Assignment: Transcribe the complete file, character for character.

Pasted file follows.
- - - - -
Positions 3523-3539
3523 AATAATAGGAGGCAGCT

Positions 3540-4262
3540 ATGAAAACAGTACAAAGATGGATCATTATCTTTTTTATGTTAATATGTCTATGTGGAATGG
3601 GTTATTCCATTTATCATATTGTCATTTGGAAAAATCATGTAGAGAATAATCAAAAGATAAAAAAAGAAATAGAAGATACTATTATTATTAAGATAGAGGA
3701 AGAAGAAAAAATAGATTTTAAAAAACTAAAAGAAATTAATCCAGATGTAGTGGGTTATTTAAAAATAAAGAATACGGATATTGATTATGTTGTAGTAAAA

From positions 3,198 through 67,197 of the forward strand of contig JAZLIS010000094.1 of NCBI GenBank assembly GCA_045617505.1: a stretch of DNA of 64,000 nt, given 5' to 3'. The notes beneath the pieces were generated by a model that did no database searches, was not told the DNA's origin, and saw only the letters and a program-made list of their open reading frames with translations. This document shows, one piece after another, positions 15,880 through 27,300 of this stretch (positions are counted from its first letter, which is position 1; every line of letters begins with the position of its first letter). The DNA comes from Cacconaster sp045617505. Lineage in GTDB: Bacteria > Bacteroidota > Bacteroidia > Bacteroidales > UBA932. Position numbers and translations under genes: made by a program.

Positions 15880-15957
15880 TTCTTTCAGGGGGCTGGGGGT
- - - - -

Positions 3523-3539
3523 AATAATAGGAGGCAGCT

Positions 3540-4262
3540 ATGAAAACAGTACAAAGATGGATCATTATCTTTTTTATGTTAATATGTCTATGTGGAATGG
3601 GTTATTCCATTTATCATATTGTCATTTGGAAAAATCATGTAGAGAATAATCAAAAGATAAAAAAAGAAATAGAAGATACTATTATTATTAAGATAGAGGA
3701 AGAAGAAAAAATAGATTTTAAAAAACTAAAAGAAATTAATCCAGATGTAGTGGGTTATTTAAAAATAAAGAATACGGATATTGATTATGTTGTAGTAAAA

From positions 3,198 through 67,197 of the forward strand of contig JAZLIS010000094.1 of NCBI GenBank assembly GCA_045617505.1: a stretch of DNA of 64,000 nt, given 5' to 3'. The notes beneath the pieces were generated by a model that did no database searches, was not told the DNA's origin, and saw only the letters and a program-made list of their open reading frames with translations. This document shows, one piece after another, positions 15,880 through 27,300 of this stretch (positions are counted from its first letter, which is position 1; every line of letters begins with the position of its first letter). The DNA comes from Cacconaster sp045617505. Lineage in GTDB: Bacteria > Bacteroidota > Bacteroidia > Bacteroidales > UBA932. Position numbers and translations under genes: made by a program.

Positions 15880-15957
15880 TTCTTTCAGGGGGCTGGGGGT